Senate to take over Government Conference Centre till 2028
BY DAVID REEVELY, OTTAWA CITIZEN MAY 16, 2013 12:31 PM
OTTAWA — The Senate expects to move in to the Government Conference Centre by the Rideau Canal in 2018 and stay there for 10 years while the Red Chamber’s part of Centre Block is renovated, say documents posted to the federal government’s online bulletin board for contractors.
Ottawans who want the former train station turned into a public space can forget it till at least 2028, and probably longer.
The Senate’s administrators are seeking a security firm to conduct a “threat assessment” of the century-old building and recommend what needs to be done it keep it safe for the upper house, whose facilities are to be fixed up as part of a billion-dollar overhaul of Parliament Hill. The temporary tenants include the Senate chamber itself, plus offices, meeting rooms and facilities for security and food services.
“In the longer term, it can be assumed that the building would revert to its use as a government conference facility, such that compatibility with this use and or reversibility of proposed interventions is an important criterion to consider in option development and selection,” the documents say.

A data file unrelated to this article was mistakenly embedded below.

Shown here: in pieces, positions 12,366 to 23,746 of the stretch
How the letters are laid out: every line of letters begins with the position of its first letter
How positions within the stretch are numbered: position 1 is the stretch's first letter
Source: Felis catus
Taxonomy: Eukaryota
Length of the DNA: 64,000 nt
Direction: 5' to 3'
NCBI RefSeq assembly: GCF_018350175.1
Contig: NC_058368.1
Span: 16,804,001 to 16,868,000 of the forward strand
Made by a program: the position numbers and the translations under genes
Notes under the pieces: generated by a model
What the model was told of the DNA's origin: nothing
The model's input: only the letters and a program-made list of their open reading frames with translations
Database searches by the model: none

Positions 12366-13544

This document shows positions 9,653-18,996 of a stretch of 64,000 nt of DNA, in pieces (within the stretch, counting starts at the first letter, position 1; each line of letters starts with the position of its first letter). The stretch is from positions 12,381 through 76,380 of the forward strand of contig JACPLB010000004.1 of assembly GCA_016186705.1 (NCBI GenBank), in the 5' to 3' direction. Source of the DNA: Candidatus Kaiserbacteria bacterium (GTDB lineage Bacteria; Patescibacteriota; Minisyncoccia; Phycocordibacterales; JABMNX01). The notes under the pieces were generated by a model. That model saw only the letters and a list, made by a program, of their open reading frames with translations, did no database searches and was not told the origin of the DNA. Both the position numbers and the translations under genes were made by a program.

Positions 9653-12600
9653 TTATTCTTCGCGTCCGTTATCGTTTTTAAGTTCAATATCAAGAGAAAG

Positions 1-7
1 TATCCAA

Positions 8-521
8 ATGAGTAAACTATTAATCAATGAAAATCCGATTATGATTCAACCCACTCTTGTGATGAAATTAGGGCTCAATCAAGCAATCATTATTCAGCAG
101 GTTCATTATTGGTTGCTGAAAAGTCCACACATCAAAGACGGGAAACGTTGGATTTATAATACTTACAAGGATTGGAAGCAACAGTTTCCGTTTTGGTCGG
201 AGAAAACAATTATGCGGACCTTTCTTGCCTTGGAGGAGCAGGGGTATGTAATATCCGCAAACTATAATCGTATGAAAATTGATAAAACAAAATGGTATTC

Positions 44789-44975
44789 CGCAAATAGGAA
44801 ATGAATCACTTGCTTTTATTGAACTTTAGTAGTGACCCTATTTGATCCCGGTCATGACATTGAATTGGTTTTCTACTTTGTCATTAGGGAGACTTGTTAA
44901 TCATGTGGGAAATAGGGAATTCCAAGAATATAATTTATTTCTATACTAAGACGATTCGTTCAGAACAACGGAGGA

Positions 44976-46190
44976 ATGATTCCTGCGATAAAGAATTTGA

The conference centre is one of the dead zones along Wellington Street Mayor Jim Watson points out when he talks about how the federal government has turned the district near Parliament into a dead zone — along with the empty former National Capital Commission information centre, the former U.S. embassy, and federal office buildings that have workers inside but don’t do anything for the streetscape. The federal government took the former train station over in the 1970s and uses it for big gatherings of public servants and occasional semi-public events like news conferences and open NCC board meetings.
Former prime minister Jean Chrétien wanted to turn it into a museum of Canadian political history but his successor Paul Martin kiboshed the idea. More recently, the city proposed at least linking the conference centre directly to the planned light-rail lane that’ll run practically underneath the building; the federal government said no.
At last report, in December, the Senate was due to move into the East Block on Parliament Hill in about 2017 as part of an emptying of Centre Block, where it and the House of Commons usually meet. With the middle building cleared out, a major renovation can take place. The Parliament Buildings are in terrible shape and experts who’ve worked on them say Centre Block could practically start falling apart in 2019 without the planned repairs.
Public Works is in charge of the massive project — work on buildings excluding Centre Block is expected to cost $1.6 billion, with estimates for repairs to the crown jewel yet to come. The department didn’t immediately respond to the Citizen’s inquiry about what changed in the plans for the Senate and why. This story will be updated with any answer.
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